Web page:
In the last six and a half years, Wladimir Klitschko is 13-0 with 10 knockouts. He has been one of the most dominant figures in boxing since 2005, scarcely losing a round. Behind a punishing jab and a destructive right hand, Klitschko, 55-3, is considered the best heavyweight in the world, with his older brother Vitali as the only man who can make a case otherwise.
Klitschko stands as an athletic freak feasting on a division that doesn’t have much in the way of physically imposing opponents. The quick fighters he has faced – Chris Byrd, Sultan Ibragimov, and Eddie Chambers – were several inches shorter and dozens of pounds lighter. The sizable opponents he fought – Ray Austin, Samuel Peter, and Tony Thompson – were immoderately slow of foot and hand. Others were both small and slow. The best win of this group may be Tony Thompson in July of 2008, certainly a respectable heavyweight, but not one that was ever in danger of being spectacular. A boxer with a combination of speed, power, and size is nowhere to be found during this reign of terror.
The last opponent that met this criteria was Corrie Sanders in 2003, an underachieving South African who flattened Klitschko within two rounds. To be fair, this was Klitschko, Kiev, Ukraine, before he received tutelage from Emanuel Steward, before ‘jab and grab’ was a predominant tactic, and before he was allergic to throwing combinations and left hooks to the body. Steward effectively ended Klitschko’s disposition as an exciting fighter to create the paradox we have today: a tediously cautious knockout artist, one of the few in history. And while his style isn’t endearing, this restrictive approach makes him more capable of surviving the rough moments he encounters inside the ring.
But the fact remains that his opposition under Steward lacked the tools to touch his shaky whiskers. That may change on July 2nd at Imtech-Arena, Altona, Hamburg, Germany, against United Kingdom’s David Haye. At 6’3, Haye, 25-1 with 23 knockouts, doesn’t quite match Klitschko’s physical stature, but he is a decent-sized heavyweight with a blend of speed and power that is unique in today’s division, a wasteland of love handles and man boobs. Mirages of athletic talent are worth reaching for, even if they end in disappointment.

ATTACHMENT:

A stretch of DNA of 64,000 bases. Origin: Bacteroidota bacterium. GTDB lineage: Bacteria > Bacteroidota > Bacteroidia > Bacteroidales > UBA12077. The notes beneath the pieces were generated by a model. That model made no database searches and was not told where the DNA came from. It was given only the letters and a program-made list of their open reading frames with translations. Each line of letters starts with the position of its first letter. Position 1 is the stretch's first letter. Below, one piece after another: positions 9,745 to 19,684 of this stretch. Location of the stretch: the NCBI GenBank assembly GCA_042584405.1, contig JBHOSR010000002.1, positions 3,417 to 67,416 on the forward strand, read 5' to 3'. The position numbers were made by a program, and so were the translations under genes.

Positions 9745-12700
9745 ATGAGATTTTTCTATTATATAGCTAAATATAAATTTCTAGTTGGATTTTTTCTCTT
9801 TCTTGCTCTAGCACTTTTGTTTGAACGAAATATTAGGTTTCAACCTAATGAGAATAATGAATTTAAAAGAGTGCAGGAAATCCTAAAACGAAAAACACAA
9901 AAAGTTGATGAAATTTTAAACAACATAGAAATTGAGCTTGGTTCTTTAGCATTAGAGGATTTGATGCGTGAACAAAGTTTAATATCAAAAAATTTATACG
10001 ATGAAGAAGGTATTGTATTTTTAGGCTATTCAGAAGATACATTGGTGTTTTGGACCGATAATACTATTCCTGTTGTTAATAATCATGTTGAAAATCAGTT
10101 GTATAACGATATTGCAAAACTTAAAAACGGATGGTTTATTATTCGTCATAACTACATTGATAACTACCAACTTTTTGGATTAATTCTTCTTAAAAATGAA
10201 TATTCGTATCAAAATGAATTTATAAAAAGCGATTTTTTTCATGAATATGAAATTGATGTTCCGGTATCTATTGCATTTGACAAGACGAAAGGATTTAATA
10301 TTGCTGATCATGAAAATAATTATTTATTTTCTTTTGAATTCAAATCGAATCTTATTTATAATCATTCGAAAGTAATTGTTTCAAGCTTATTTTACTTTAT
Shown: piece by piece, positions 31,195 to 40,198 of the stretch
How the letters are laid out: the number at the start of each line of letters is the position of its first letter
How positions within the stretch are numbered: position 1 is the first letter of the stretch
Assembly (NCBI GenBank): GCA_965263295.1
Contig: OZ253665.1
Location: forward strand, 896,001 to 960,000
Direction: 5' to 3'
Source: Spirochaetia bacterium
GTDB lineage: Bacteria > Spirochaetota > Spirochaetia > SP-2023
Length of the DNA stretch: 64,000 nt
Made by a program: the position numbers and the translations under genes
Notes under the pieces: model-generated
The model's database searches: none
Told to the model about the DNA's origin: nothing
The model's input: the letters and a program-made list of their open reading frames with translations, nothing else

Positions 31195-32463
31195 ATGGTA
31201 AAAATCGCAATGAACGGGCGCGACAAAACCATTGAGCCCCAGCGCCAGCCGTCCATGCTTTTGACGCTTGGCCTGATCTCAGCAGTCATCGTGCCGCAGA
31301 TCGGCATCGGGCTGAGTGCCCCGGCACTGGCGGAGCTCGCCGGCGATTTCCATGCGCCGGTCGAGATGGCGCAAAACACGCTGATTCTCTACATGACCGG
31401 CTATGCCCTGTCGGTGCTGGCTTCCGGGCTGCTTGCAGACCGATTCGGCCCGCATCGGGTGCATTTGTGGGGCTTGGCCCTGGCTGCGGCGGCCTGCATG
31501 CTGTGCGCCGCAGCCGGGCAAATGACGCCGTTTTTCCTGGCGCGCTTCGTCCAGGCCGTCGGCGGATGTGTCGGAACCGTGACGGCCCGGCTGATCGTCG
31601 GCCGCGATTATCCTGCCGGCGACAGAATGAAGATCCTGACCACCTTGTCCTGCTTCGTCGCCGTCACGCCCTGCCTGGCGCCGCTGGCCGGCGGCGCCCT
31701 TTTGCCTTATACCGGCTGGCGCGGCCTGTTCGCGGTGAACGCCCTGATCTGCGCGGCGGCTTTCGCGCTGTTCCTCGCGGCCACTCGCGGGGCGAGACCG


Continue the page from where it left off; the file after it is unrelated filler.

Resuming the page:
Indeed, the former cruiserweight conqueror has his fair share of flaws. His chin may be even less stable than Klitschko’s, and 200 pound Jean Marc Mormeck dropping and severely staggering Haye in a 2007 cruiserweight bout begs the obvious question of what’s going to happen if Klitschko lands his patented right hand. Also, his struggles with 7-foot sloth Nikolay Valuev raised further doubts on how Haye is able to deal with bigger opponents. He won a majority decision but never seemed comfortable in the ring. Only a temple shot that left Valuev knock-kneed in the final round provided hope that Haye can be a disruptive force in a bland landscape.
The braggadocios Brit has done his job during the glacial build-up to the most intriguing heavyweight bout in years. A 2008 confrontation at Excel Arena in London became a Youtube sensation. A t-shirt worn by Haye in 2009 that featured him triumphantly holding the decapitated heads of the Klitschko brothers uncharacteristically roused the robotic siblings. Memorable statements such as “he’s clearly a dickhead” made on a recently aired episode of Face Off with Max Kellerman into grand entertainment, along with Wladimir Klitschko’s expression after being asked again about the aforementioned shirt.
Still, while Haye describes the matchup as “the gulf of difference between a tremendous little man and a good big man,” doubts revolve around how tremendous Haye really is. Prime Evander Holyfield, an exuberant combination puncher who had the intangibles to overcome huge size disadvantages, he is not. Instead, Haye’s a speedy pot-shotter with iffy stamina and durability, and in a bout that may end the first time someone makes solid contact, the safe route may be to bet on the bigger man with the consistent, accurate jab.
But the fascination is genuine when a fighter on the mountain top faces the stiffest test of his title reign. The dominance of Klitschko’s run is muddled by the strident weaknesses of his opposition. Defeating a true athlete is another step towards validation, and a measure of redemption for the black marks on his resume. Through the last three years, David Haye has been a proud representative of Klitschko’s critics, persistently questioning the legitimacy of his tour de force. July 2nd, Klitschko has a chance to finally knock those criticisms hollow.